'Head of a Woman' for The Museum of Modern Art's exhibition 'Picasso Sculpture'
New York - Arab Today
Cubist guitars, sheet metal violins and female busts with disproportionate eyes: the largest exhibition of Picasso sculptures in half a century in the United States opens in New York on Monday.
Spread across an entire floor at the prestigious Museum of Modern Art, the exhibition of 140 works spans 60 years of Pablo Picasso's prodigious and immensely varied output from 1902 to 1964.
"Sometimes it's hard to believe that it is the same artist from one gallery to the next," said curator Ann Temkin.
For many in New York and the United States, "Picasso Sculpture" may be a once in a lifetime opportunity to see the enormity of the Spanish artist's sculpture, in one place, as it runs through February 7.
Many of the pieces are on loan from public and private collections, both in America and abroad, particularly the Musee National Picasso in Paris, which has provided about a third of the collection.
"There were numerous critical loans that made possible this exhibition," acknowledged Glenn Lowry, director of MoMA.
The work stretches from Picasso's first works in bronze, wood and plaster, to painted sheet metal from 1954-1964, his cubist period, prewar years in France, World War II and his life afterward on the French Riviera.
But if Picasso lived until his death in 1973 as one of the recognized great masters of 20th century painting, his sculpture remained largely hidden from view during his lifetime, said curator Anne Umland.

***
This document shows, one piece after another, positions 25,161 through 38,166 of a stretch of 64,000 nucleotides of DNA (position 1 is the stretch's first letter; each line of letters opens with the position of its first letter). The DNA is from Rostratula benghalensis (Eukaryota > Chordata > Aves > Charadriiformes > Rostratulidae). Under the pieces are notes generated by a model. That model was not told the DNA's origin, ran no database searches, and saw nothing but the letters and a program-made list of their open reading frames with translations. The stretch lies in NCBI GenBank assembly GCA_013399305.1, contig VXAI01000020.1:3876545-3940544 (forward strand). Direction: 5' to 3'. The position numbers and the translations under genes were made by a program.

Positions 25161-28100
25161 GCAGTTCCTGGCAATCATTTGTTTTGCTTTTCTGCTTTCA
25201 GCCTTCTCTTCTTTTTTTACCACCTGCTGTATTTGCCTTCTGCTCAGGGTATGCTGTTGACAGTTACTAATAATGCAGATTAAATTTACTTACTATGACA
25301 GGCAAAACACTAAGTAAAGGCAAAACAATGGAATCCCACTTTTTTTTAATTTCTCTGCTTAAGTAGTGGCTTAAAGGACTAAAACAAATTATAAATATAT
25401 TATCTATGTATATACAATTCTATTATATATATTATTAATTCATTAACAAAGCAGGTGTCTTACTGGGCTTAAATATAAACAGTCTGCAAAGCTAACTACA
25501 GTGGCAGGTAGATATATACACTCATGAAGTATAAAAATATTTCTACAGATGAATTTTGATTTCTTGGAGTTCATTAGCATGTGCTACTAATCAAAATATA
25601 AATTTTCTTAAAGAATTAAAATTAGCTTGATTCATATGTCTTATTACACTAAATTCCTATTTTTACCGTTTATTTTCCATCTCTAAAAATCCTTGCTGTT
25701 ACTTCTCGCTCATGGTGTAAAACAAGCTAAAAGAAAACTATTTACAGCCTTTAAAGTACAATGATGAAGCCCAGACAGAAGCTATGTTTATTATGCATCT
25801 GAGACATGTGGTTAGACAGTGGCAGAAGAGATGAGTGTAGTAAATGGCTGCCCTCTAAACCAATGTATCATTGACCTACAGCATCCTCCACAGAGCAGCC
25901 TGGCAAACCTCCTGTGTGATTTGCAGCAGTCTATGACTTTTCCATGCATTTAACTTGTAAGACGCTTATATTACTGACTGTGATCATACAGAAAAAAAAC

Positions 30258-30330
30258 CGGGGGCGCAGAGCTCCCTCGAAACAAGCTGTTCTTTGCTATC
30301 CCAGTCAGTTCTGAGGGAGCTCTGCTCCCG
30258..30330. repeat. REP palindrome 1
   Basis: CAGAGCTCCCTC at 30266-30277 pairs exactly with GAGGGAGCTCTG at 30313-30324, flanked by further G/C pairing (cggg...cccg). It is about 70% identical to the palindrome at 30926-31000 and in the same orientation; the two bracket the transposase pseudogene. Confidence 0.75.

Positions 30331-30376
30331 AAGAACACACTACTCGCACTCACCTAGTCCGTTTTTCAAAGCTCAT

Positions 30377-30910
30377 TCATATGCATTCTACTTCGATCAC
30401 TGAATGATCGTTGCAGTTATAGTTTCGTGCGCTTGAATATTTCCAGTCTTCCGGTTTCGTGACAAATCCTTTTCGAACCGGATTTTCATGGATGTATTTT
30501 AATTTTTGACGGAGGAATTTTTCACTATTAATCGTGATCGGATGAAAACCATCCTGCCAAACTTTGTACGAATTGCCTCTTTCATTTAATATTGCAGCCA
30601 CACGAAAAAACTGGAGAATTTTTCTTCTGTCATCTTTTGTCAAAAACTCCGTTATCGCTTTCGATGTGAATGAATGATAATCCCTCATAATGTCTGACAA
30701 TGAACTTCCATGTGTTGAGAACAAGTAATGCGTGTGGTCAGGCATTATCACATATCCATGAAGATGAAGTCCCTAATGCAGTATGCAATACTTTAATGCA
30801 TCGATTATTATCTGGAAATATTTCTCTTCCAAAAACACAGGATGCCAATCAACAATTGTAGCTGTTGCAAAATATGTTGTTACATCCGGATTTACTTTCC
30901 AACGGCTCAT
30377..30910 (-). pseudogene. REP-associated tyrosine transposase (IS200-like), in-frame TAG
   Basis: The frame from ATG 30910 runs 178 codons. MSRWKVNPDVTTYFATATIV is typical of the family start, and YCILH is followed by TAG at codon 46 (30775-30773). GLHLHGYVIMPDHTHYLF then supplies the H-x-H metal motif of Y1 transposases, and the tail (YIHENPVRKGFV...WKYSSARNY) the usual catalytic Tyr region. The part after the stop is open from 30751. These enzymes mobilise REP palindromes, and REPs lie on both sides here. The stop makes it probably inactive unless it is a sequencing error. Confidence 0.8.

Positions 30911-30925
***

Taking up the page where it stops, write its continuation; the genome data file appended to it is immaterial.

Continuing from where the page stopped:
"Picasso kept his sculptures with him throughout his life," she said.
"It's really only at the time of his death that Picasso sculptures as a group began their journey out of the studio to public and private collections in the world."
MoMA quickly became interested in acquiring the works so the museum now has the most comprehensive collection of Picasso sculptures outside of the Picasso museum in Paris.
- 'A miracle' -
Its collection covers all the hallmarks of Picasso, including Cubist musical instruments and women with disproportionate faces.
But it also includes lesser-known sculptures such as the 1941 bronze "Death's Head" and "The Monument to Apollinaire" created in the late 1920s for a contest to construct the tomb of his friend, French writer Guillaume Apollinaire, none of which were accepted.
The exhibition also includes what Temkin calls a "miracle" -- a set of six "Glass of Absinthe" in painted bronze created in 1914 and which dispersed shortly after Europe was flung into the horrors of World War II.
Other attractions are some of the five sculptures that Picasso presented with his legendary antiwar "Guernica" mural at the Universal Exhibition in Paris in 1937, including the great bronze "Woman with Vase" from 1933.
Another highlight is his unique set of sculptures, "The Bathers" from 1956 -- six wooden figures lent by the State Gallery of Stuttgart in Germany.
Temkin said a visit to the Ethnographic Museum in Paris in 1907 had been hugely influential on Picasso's artistic development.
There he discovered sculptures, figures and masks from Oceania and Africa and, in Temkin's words, realized "wow, here there are sculptures that kind of have a magical presence, a sort of charisma."
She said sculpture suited his "restless and impatient" temperament as it allowed him to stop and start, and return to a work at any time, unlike painting which requires more preparation.